Credit the reading of Blood and Treasure by Bob Drury and Tom Clavin for whetting my interest earlier this year to visit Cumberland Gap National Park in Kentucky. The book’s subtitle is Daniel Boone and the Fight for America’s First Frontier. As a history buff, I was well aware of Boone and his part in the early years of the country. And of course, I remember a four-part Disney television series on Boone when I was growing up.
But until the excellent book by Drury and Clavin on Boone, I wasn’t aware of his important role in the opening of the “West,” that at that time was deemed anything west of the Appalachian Mountains.
In 1769, Boone made his first passage through the Cumberland Gap, a natural corridor through the Appalachians. He wasn’t the first to do so, by the way. But six years later, in 1775, Boone led a group of 30 men, marking out a trail through the Gap into Kentucky. He would establish Boonesborough, KY which became a gateway to the West.
After a golf trip to South Carolina, my wife and I headed to Cumberland Gap NP and its Visitors Center in Middlesboro, KY. At the center, we watched two short and informative films which provided a helpful background before our later explorations.
We had the good fortune to meet, chat and be guided for a few hours by ranger Dr. Lucas Wilder. With a PhD in History and a native of the area, Wilder offered fascinating and informative details of Cumberland Gap and how it eventually became part of the National Park system.
One of my first questions to Wilder was why this Gap was so prominent after it was discovered by early Colonial settlers. Wilder cited some other gaps through the Appalachians but none offered the advantages of the Cumberland.
“The other gaps didn’t afford the accessible terrain once you got through it,” said Wilder. “But once passing through the Cumberland, settlers had an easier path traveling north and west.”
In accompanying us on some popular trails including “Pinnacle Overlook,” Wilder explained the geological origins of Cumberland Gap.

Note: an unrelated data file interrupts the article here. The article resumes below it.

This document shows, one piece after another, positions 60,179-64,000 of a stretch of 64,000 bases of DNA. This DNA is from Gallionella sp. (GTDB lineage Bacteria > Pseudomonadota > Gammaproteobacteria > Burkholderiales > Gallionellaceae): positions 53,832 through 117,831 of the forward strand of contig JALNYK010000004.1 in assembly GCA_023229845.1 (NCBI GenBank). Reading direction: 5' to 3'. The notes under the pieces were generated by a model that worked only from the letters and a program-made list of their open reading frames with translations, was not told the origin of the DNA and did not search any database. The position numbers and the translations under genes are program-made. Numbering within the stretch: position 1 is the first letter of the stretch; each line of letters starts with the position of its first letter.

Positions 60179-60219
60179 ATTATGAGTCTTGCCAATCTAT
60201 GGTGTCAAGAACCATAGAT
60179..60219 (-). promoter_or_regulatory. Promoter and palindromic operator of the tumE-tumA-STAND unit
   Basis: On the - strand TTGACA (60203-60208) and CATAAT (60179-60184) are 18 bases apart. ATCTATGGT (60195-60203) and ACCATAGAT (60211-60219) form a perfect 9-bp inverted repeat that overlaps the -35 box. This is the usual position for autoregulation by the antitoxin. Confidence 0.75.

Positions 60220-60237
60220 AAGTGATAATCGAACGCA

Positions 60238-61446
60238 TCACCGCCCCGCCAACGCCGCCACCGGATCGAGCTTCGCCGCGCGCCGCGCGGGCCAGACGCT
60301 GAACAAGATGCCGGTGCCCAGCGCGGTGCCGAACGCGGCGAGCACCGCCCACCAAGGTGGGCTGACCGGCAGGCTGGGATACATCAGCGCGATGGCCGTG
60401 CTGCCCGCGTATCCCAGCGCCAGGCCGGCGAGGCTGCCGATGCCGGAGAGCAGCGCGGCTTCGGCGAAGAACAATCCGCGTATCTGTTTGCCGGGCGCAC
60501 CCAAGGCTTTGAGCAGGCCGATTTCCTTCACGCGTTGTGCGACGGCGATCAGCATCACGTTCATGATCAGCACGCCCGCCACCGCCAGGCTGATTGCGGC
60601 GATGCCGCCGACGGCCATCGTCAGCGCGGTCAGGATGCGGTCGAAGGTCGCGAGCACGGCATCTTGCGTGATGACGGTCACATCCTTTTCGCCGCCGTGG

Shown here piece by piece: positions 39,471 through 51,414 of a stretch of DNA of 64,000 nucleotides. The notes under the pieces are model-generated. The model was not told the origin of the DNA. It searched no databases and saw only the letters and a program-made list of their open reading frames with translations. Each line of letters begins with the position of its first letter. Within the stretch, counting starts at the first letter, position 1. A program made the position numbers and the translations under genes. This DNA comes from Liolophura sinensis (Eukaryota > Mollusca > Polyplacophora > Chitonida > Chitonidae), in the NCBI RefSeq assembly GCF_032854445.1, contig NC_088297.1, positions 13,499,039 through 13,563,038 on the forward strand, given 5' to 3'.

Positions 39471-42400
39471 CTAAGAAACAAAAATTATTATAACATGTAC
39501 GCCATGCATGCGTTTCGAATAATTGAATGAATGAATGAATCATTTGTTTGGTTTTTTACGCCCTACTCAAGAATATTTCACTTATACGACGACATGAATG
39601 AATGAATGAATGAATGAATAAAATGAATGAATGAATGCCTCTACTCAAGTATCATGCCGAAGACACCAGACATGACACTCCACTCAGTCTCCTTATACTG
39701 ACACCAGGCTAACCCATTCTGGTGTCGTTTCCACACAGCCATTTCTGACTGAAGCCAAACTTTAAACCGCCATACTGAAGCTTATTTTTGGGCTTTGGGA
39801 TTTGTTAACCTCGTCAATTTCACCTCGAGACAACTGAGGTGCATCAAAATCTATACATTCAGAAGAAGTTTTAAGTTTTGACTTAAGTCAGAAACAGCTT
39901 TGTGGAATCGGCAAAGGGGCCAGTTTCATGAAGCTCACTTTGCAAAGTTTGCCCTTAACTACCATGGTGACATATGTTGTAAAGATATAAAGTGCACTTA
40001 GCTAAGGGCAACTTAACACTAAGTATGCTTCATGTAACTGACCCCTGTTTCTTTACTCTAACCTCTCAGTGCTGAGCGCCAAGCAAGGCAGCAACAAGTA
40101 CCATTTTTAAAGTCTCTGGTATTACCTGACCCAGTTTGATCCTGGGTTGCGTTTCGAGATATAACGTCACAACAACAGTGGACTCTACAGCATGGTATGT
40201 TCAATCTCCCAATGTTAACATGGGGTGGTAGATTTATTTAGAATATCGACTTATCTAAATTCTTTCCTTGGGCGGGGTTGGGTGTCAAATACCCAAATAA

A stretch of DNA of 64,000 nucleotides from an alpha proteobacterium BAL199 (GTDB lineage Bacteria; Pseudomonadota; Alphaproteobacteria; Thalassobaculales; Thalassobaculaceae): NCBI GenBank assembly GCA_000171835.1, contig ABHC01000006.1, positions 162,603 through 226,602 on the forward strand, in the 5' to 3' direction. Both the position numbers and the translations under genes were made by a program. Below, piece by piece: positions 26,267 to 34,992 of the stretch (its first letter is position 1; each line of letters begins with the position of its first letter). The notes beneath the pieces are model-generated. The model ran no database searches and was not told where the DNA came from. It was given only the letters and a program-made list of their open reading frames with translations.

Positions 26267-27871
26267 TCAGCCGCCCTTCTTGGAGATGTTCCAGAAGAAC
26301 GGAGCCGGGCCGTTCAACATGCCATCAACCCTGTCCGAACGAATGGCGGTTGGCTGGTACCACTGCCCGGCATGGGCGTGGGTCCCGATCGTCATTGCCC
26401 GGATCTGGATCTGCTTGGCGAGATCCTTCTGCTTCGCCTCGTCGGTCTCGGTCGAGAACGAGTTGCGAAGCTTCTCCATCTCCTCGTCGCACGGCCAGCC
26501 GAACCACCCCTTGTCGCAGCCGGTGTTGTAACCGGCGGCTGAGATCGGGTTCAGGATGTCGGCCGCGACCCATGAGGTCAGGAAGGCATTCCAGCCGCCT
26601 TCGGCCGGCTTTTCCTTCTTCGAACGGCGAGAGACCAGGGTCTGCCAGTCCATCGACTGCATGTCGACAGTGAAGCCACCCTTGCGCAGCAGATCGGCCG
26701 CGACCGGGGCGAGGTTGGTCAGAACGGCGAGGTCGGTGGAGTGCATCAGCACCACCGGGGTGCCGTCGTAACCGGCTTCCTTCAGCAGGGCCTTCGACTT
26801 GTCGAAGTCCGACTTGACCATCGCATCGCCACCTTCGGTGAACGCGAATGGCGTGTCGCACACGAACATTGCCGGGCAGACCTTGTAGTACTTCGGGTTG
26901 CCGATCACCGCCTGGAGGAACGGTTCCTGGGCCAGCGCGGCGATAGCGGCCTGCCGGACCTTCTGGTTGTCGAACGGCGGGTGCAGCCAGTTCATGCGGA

“Three factors created the Gap: a fault line, water and wind erosion,” said Wilder, recipient of the Bearss Fellowship Award, named in honor of Edwin “Ed” C. Bearss, the chief historian emeritus of the National Park Service. (The annual award is presented to a scholar researching American history and Wilder developed a Cumberland Gap Civil War driving map.)
“The fault line created a river and this ancient river, aided by wind erosion, created the Gap.” He also debunked the theory, once seen on “The History Channel,” that a meteorite formed the Gap. “In fact, the meteorite made the Gap smaller.”
The two trails we took were easy treks and both afforded marvelous views. Only a quarter mile from the parking lot, Pinnacle Overlook is breathtaking, offering lofty (at 2440 ft.) views of Kentucky, Virginia and Tennessee.
Although our limited time prevented us from other excursions, there is much to do at the National Park. Depending on the time of year, there are guided tours of Gap Cave and the Hensley Settlement. There is also hiking and backpacking as well as backcountry camping in designated sites with a permit.
Birdwatching and appreciating wildlife are popular attractions. This area is also bear country so campers and backpackers must take the usual precautions.
Summer and fall are the busiest seasons to visit. I can only imagine the colors in the fall at Pinnacle Overlook. We visited in March which offered more solitude. And the weather and temperatures were fine, especially by mid-morning.
It’s been said the last words of Daniel Boone, who lived until he was 85, were:
“I am going. My time has come.”
It’s also fitting when considering visiting Cumberland Gap National Park.
For more information, visit https://www.nps.gov/cuga/index.htm
Images courtesy of Cumberland National Park